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Feminist Poems Published Before Most Ladies Could Vote

I thought I hated poetry and that I'd have to do a lot of skimming to earn my lit degree... NOPE.

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Eve’s Apology in Defense of Women, Aemilia Lanyer

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Published: 1611

On the Premise: Even if Eve was responsible for the fall of man – Lanyer refutes that; there are almost three stanzas asserting that Adam “was most to blame” – women have been redeemed through Pontius Pilate’s wife, who warned him not to condemn Jesus.

On the Poet: Lanyer was the first Englishwoman to publish a full volume of non-translated poetry, and was bold in her search for patronage. She played mistress to her wealthy patron until she got knocked up, at which point she was married off and she sounds pretty pissed off in the rest of her poems, which is fair enough.

A Quote by Which to Live: “Then let us have our liberty again, / And challenge to yourselves no sovereignty. / You came not in the world without our pain, / Make that a bar against your cruelty; / Your fault being greater, why should you disdain / Our being your equals, free from tyranny?” Talk about your poetic justice.

The Author to Her Book, Anne Bradstreet

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Published: 1677

On the Premise: Bradstreet compares her book of poetry, which was published in England while she remained in America, to a child. Her book is just as important, and perhaps more so, than her children, because she has created it without the help of a man. However, she didn’t know that her first book was being published, so it was as if someone had xeroxed her diary.

On the Poet: Bradstreet’s father saw that she was well-educated before she moved to the New World. She was often sickly, but had a strong enough constitution to give birth eight times, and even wrote a poem while her house burned, because there wasn’t a fire brigade back then, and what else could you do? Might as well make art out of a sticky situation, eh?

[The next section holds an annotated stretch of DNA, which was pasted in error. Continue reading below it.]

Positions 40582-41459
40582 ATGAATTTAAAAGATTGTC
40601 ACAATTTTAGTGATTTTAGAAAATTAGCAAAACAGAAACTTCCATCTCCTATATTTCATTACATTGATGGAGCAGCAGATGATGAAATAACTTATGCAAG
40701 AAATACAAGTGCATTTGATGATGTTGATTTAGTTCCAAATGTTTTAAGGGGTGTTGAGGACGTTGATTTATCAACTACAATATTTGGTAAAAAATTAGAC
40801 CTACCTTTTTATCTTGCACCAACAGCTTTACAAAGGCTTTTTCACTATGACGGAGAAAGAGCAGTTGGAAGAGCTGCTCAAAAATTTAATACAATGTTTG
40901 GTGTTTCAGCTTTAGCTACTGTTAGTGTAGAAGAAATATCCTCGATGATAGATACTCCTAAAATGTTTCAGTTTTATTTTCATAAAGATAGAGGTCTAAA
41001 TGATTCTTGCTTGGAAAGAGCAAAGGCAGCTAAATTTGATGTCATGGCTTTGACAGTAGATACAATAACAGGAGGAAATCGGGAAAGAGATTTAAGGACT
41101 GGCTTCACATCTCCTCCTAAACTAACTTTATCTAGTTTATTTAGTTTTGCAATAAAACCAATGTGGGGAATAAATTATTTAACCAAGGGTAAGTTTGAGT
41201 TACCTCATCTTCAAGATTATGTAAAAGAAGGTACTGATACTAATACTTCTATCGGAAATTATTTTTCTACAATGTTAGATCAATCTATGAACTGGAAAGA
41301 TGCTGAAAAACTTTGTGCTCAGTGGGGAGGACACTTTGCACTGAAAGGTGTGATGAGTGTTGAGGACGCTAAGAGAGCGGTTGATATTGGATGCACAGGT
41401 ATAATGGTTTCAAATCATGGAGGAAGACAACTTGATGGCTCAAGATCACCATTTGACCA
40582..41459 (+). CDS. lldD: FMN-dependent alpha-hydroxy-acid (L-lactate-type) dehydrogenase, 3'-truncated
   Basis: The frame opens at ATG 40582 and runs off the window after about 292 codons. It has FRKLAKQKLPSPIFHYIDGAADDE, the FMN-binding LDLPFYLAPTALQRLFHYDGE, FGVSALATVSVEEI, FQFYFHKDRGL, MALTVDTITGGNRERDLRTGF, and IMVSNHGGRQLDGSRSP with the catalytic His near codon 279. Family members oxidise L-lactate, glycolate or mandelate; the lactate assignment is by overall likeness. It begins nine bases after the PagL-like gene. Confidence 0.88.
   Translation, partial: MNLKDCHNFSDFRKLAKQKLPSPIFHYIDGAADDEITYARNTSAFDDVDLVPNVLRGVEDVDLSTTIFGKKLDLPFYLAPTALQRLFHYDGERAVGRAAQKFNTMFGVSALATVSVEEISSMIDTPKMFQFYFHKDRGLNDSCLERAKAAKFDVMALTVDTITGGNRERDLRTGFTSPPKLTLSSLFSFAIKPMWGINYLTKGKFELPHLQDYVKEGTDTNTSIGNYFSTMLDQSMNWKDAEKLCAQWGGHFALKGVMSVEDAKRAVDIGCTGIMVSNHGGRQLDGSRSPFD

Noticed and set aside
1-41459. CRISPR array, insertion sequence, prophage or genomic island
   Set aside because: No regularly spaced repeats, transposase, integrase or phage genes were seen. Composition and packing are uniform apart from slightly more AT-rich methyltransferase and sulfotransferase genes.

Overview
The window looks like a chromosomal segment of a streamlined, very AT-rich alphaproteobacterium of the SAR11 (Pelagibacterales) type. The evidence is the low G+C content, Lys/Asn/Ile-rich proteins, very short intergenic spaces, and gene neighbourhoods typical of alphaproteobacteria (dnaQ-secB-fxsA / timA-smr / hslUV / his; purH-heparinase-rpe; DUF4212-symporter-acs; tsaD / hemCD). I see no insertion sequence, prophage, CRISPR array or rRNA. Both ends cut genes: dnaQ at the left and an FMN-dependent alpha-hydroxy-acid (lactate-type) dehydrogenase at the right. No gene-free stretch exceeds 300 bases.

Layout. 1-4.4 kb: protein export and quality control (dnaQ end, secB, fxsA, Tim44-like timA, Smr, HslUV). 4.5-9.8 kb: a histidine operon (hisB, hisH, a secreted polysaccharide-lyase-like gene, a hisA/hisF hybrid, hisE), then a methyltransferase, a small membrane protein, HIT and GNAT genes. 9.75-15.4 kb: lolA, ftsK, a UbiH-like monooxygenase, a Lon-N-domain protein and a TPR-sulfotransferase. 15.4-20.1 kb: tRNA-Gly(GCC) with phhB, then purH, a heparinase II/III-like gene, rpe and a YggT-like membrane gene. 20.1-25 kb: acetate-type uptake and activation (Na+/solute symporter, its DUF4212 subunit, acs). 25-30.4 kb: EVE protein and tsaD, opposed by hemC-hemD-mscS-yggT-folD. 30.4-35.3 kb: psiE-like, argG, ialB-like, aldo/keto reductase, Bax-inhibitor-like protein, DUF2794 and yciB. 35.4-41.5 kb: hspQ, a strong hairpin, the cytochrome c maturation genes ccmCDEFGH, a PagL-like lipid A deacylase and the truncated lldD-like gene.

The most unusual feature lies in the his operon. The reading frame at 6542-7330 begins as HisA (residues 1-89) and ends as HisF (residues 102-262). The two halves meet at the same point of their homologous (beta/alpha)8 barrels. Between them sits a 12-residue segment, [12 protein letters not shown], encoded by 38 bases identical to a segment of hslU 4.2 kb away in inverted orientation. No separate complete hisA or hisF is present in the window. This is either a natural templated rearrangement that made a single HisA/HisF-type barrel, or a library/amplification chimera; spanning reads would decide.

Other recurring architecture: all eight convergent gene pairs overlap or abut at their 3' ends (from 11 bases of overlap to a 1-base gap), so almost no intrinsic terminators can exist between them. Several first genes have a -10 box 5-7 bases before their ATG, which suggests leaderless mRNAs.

A Quote by Which to Live: “Yet being mine own, at length affection would / Thy blemishes amend, if so I could: / I washed thy face, but more defects I saw, / And rubbing off a spot still made a flaw.”

The Disappointment, Aphra Behn

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Published: 1680

On the Premise: Cloris is vastly disappointed with Lysander’s ability to get it up. It seems a little problematic that she’s threatening to accuse him of rape, but I suppose we’ve all got our fetishes. But really, it’s just a failed sex scene, and it deals with the ever-present problem of women being unable to orgasm. It’s notable that this is technically a translated poem, but this focuses on the woman’s feelings, whereas the original clearly did not.

On the Poet: Behn was a very strong presence in the boy’s club that was British playwriting, and liked to call out her critics for her faults. Much of her life is a mystery, but she was certainly bold in her writing and favored progress in writing as an art form over tradition. Virginia Woolf credits Behn with giving all women the right to speak their minds.

A Quote by Which to Live: “The blood forsook the hinder place, / And strewed with blushes all her face, / Which both disdain and shame expressed: / And from Lysander’s arms she fled, / Leaving him fainting on the gloomy bed.”

To the University of Cambridge, in New England, Phillis Wheatley

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Published: 1773

On the Premise: Wheatley addresses the students of Harvard, essentially telling them to check their privilege and use it to make the world a better place, both in terms of knowledge and morality. If I can call you out, she says, y’all must be pretty bad.

On the Poet: Wheatley was a teenage slave living in Boston when her poetry was published in London. She was educated by the people that legally owned her, but was not freed until just before they died. She then married a freedman who did not do too well for himself – even in supposedly enlightened Boston, former slaves were still treated inhumanely – and she ended up in an unmarked grave with him.